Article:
Children's Long Term Inpatient
for Washington State (CLIP)
History of CLIP
1970s - The Beginning of CLIP
Prior to the development of the
CLIP Programs, Washington State children with severe psychiatric
disturbances were frequently placed in residential settings that were not
prepared to deal with their level of disturbance, or they were sent to
facilities out of state. In 1977, the Department of Social and Health
Services (DSHS) approached the private sector for assistance in developing a
program model to provide extended psychiatric residential care.
Supporting the model developed in the public/private partnership, in 1980
the Washington State legislature authorized funds to establish Residential
Treatment Beds for Psychiatrically Impaired Children and Youth (RTFs). These
state-funded beds were to be located at and administered by private,
non-profit agencies under contract to the Division of Mental Health
(DHHS/DMD). Rules and regulations for licensing standards were set forth in
Chapter 246-323 of the Washington Administrative Code and codified under
authority of Chapter 71.12 RCW, February 1980,
1980s - CLIP RTFs Open & New Law Enacted
In the early 1980s, four
Residential Treatment Facilities (RTFs) began serving psychiatrically
impaired children and youth. McGraw Center at Seattle Children's Home,
Seattle, opened in March 1981 as the first facility licensed under the new
regulations. Martin Center opened in February 1982 in Bellingham, operated
by Catholic Community Services Northwest. Tamarack Center opened in
September 1984 in Spokane County. Pearl Street Center opened in January 1985
in Tacoma, operated by the Tacoma Comprehensive Mental Center.
The RTFs were defined statewide resources. Any child in the state had equal
access to these services in the need was demonstrated. Locating the RTFs in
different regions of the state meant services could be provided as close to
home as possible.
Between 1981 and 1986 all children who were admitted to the RTFs met the
same admission criteria, whether they were voluntary applicants or committed
for involuntary mental health care. In January 1986, the new juvenile Mental
Health Services Act (RCW 71.34) came into effect. Under that law,
adolescents who were involuntarily committed on a 180-day Restrictive Order
for inpatient care were now automatically eligible for admission to the RTFs
and to Child Study and Treatment Center (CSTC), the state-operated
psychiatric hospital for children located in Tacoma.
The gave new over sight responsibilities to the CLIP Administration. The
CLIP Administration became a participant in the annual Medicaid Inspection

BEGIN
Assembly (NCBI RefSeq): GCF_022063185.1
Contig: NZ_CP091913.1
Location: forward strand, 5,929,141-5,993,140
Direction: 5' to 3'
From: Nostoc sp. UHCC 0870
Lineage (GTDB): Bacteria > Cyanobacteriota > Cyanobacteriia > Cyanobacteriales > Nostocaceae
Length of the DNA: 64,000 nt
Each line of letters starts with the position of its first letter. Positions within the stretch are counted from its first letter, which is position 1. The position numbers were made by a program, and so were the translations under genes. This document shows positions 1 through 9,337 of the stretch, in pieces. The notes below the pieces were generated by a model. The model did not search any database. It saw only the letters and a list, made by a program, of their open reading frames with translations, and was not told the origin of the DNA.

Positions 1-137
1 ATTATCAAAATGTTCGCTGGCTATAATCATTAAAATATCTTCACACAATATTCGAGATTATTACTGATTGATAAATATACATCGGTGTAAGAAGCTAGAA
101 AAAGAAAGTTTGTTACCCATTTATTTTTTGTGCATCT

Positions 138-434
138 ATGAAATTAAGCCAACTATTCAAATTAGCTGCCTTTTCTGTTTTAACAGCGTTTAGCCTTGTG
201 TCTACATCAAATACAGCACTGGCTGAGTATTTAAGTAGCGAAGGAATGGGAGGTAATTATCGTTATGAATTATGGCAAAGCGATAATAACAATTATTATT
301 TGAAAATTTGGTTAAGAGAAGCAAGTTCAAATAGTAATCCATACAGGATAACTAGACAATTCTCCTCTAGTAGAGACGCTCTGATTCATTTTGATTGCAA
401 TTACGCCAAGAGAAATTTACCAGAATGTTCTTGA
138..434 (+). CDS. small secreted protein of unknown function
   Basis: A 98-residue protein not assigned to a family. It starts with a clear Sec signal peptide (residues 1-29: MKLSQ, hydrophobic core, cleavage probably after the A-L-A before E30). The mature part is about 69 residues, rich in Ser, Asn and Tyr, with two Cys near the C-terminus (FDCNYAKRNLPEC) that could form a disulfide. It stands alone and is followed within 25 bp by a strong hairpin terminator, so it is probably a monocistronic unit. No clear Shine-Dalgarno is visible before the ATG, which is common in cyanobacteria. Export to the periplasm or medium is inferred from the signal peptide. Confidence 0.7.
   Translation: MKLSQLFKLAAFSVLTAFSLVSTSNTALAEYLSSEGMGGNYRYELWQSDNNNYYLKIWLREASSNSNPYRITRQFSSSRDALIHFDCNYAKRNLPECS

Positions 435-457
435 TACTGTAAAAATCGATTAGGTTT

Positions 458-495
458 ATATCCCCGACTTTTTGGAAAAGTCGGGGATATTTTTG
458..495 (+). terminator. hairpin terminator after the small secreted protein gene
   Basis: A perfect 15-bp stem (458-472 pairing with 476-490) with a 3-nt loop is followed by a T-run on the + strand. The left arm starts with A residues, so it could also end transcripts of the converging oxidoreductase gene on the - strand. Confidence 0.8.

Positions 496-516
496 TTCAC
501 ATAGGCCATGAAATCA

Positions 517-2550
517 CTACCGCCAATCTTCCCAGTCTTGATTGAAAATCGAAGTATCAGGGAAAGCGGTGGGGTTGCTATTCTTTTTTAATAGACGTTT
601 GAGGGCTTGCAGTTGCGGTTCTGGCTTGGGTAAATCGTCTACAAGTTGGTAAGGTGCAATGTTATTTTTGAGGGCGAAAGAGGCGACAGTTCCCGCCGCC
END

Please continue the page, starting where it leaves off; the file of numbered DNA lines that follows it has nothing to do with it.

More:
of Care audits conducted by the Mental Health Division.
1990s - CLIP consolidates, RSNs manage public mental health
While involuntary committed adolescents
were automatically eligible for admission to any of the five CLIP Programs,
there were two separate voluntary admissions procedures for CSTC and the
RTFs. To meet Medicaid requirements, the MHD directed the CLIP
Administration to assume all admissions decisions for the inpatient beds at
CSTC beginning in March 1991. This established a centralized access point to
extended inpatient care for all children.
In 1992, at the direction of the MHD, intersystem agreements were
established between the CLIP Administration, the five CLIP Programs and the
Regional Support Networks (RSNs). These agreements require identification of
a local intersystem collaborative team to access the strengths and needs of
an individual child and family, and plan individualized services and
supports to meet those needs. If admission to a CLIP program is felt to be
part of this overall plan of care, the local community makes application to
the CLIP Administration.
Since the mid-1900s, the CLIP
Administration's role and responsibilities have changed little. CLIP Program
services remain a statewide resource and any child in the state of
Washington has equal access to these services if the need is demonstrated.
The CLIP agreements with the Regional Support Networks (RSNs) are
modified in accord with current best practice standards, building upon gains
made since they were originally drafted.
In June of 2004 Martin Center, the Residential Treatment Facility operated
by Catholic Community Services Northwest closed. A portion of the publicly
funded bed capacity was redistributed to the three other Residential
Treatment Facilities. As a result there are currently 91 MHD-funded beds
available to serve children and adolescents with severe psychiatric
disturbance. Forty-four total beds are available in the three RTFs: McGraw
Center, Pearl Street Center and Tamarack Center. The remaining forty-seven
beds are available in three cottages at Child Study and Treatment Center.